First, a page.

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TV Weekend: The Walking Dead Has Legs

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By the end of its short first season, I was ready to put The Walking Dead on my list of “almost” shows: those series that had the potential to be great, but which for lack of execution or desire never actually got there. It had well-regarded source material (I haven’t myself read the Robert Kirkman graphic novels)* and a terrific premise: a zombie apocalypse,  handled with complete psychological realism. The pilot was breathtaking—sweeping in its visuals, economical in its dialogue and unstinting in its dedication to show how actual people would respond to the potential grisly end of human life.

The rest of the season delivered on plot, but the writing faltered, hampered by often-clichéd dialogue, stock characters and haphazard-seeming narrative diversions. There were strong sequences—the final, hope-crushing interlude at the CDC was effective, if rushed—but what began with the potential to be a great series (on a par with other AMC and HBO dramas) seemed content to be an exciting horror story with just-good-enough storytelling. And the ratings were fantastic, so I wasn’t sure it had much incentive to improve.

Going into season 2, there was then the famous friction with the parent network over budget and production issues, and AMC ousted producer, director and showrunner Frank Darabont. Would The Walking Dead itself become a kind of TV zombie, kept alive (on a smaller budget) with stopgap producers, mediocre scripts and the momentum of a devoted audience without many good options for genre horror on TV?

Darabont left during production, so it will really take the season to find the answers. But I’ve seen the first two episodes, and I have some good news about a show that’s mostly about bad news: The Walking Dead is starting season 2 much more strongly than it ended season 1.

I can’t really get into much plot detail without running into spoilers. But as a very general setup: the show picks up almost precisely where it left off. The caravan of zombieism survivors has left the CDC and is moving on down the highway in search of another haven. What happens next is—well, harrowing and thrilling, and involves zombies. But maybe most important is that what happens next is not too much. Maybe because it has a full season to play with, the show slows down, focusing on a couple of acts of violence and their very painful (physical and moral) aftereffects.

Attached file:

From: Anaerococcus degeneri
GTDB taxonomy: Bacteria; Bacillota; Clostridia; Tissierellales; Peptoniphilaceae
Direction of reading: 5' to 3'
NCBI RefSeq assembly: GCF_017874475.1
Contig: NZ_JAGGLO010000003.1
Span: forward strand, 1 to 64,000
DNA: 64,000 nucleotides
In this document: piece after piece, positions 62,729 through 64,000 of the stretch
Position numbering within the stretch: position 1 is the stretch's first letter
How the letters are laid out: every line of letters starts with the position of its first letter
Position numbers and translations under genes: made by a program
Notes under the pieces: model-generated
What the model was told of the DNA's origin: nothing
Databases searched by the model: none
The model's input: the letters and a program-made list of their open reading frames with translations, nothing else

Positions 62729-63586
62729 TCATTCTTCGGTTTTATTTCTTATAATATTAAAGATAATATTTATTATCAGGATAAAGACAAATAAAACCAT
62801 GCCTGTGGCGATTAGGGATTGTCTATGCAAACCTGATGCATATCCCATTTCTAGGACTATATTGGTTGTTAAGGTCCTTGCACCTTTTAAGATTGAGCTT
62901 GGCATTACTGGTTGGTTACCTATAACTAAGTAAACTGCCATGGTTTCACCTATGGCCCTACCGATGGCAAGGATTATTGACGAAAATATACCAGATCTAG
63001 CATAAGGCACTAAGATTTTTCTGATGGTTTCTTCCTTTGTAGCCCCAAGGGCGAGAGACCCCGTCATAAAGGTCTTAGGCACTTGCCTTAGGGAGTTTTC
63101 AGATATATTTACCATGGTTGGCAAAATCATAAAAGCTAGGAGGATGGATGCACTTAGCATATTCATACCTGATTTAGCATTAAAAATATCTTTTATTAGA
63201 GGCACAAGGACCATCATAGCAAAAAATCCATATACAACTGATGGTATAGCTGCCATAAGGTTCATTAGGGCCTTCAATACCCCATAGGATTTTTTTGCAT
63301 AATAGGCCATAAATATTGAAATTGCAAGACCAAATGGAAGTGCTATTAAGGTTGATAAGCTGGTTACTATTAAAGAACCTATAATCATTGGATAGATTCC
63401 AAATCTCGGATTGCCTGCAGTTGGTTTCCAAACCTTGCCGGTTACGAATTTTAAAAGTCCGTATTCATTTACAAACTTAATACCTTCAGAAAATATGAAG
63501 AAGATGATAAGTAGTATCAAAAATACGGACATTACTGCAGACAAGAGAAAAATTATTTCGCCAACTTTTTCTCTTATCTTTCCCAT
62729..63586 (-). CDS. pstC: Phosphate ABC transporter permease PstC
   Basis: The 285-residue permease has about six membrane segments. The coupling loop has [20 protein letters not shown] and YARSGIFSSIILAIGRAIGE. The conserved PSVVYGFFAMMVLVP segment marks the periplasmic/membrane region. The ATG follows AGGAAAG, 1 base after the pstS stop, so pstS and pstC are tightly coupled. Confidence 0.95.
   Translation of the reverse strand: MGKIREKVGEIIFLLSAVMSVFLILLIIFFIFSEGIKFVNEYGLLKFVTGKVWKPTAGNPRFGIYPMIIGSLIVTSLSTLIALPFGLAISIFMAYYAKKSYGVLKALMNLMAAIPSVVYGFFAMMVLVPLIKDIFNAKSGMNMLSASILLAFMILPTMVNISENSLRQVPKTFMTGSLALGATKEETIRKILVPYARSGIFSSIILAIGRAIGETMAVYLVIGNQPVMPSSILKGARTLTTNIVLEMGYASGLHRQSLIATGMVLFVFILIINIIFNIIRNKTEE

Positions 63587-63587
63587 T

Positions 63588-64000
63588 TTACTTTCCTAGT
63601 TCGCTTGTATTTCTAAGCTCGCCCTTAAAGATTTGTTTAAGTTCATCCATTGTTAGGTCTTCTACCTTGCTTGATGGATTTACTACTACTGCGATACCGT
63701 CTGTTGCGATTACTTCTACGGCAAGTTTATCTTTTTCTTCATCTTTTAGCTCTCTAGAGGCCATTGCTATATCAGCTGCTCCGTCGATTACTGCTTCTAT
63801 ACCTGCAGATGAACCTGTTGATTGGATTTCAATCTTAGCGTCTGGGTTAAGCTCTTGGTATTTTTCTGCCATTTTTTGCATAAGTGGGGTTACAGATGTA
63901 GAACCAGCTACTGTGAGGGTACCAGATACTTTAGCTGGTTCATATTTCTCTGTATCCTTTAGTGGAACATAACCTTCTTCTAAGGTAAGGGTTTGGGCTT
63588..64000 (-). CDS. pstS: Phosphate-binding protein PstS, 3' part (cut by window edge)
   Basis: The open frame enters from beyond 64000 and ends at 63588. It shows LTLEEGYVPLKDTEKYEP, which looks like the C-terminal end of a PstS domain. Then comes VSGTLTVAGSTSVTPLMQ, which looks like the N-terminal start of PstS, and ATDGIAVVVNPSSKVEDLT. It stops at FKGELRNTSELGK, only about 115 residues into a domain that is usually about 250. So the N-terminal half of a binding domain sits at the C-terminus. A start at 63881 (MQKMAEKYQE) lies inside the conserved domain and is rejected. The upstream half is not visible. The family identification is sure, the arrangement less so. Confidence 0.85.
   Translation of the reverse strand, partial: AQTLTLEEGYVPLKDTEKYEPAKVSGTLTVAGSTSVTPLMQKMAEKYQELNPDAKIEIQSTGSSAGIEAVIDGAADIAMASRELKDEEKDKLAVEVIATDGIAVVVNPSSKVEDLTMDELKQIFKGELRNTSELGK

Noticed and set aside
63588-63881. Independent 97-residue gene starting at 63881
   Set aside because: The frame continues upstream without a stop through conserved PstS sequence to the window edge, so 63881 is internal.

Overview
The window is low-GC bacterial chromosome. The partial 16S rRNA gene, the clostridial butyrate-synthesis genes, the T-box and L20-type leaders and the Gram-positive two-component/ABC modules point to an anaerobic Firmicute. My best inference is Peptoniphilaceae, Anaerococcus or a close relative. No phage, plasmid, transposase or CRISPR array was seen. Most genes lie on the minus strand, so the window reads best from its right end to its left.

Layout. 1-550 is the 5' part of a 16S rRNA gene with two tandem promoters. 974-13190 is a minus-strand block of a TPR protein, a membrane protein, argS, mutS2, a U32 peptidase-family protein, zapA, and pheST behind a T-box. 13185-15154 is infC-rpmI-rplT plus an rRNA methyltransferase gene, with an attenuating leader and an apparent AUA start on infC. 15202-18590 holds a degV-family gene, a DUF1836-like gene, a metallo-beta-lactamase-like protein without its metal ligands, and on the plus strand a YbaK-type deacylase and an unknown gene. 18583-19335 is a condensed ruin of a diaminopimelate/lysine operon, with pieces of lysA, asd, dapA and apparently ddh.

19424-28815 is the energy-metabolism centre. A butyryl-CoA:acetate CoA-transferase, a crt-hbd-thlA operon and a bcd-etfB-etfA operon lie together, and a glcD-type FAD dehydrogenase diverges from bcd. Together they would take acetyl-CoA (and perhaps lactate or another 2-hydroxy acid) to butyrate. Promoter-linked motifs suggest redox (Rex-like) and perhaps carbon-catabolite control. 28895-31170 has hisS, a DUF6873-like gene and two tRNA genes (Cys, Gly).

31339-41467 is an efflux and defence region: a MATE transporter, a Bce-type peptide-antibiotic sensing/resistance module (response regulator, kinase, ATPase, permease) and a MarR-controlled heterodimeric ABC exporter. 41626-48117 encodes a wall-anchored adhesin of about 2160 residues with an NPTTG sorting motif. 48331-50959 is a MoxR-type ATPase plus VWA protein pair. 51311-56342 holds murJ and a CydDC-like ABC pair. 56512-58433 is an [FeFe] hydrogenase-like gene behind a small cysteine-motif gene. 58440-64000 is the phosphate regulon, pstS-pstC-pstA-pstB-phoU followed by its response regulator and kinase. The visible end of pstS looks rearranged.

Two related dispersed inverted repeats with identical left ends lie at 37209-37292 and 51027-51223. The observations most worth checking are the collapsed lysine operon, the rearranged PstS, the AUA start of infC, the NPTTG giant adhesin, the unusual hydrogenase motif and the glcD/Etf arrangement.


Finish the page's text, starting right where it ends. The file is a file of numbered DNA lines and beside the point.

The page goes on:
It had always seemed really clear that no one was safe on The Walking Dead, but these first episodes make it undeniable—to the point of being tough for me to watch, and I see a lot of TV violence. And they do it with compelling action sequences and lean, emotional dialogue: the whole show feels more pared-down and focused. And star Andrew Lincoln benefits from this in particular, embodying a man trying to bear up under pressure past the point of exhaustion.

There are still big issues baked into The Walking Dead: the group vs. the individual, whether extremity brings out the best or worst in the survivors, whether the living are more dangerous than the walking dead. And it should: what separates a great monster story from a sheer pulp entertainment is that it’s about something besides horror. But for these two episodes, at least, The Walking Dead probes the issues through action, more than talk, and it’s better for it.

Check back here Monday at time.com, where Nate Rawlings is going to do weekly recaps of the show. (I’ll check in on it from time to time too, but I’m doing Boardwalk Empire the same night and don’t want to give either short shrift.) I’m not ready to proclaim The Walking Dead’s problems solved yet, but this new beginning is reason for hope. And after what it has to show you, you’ll need some.

* For the purposes of this and any Walking Dead posts here, by the way, I’m going to assume that readers have not necessarily read the graphic novels here. So—even though the series has sometimes diverged from the books—same rules as in my Game of Thrones coverage: NO REFERENCE in comments to plot points or events that have not transpired in already-aired episodes of the series. Thanks!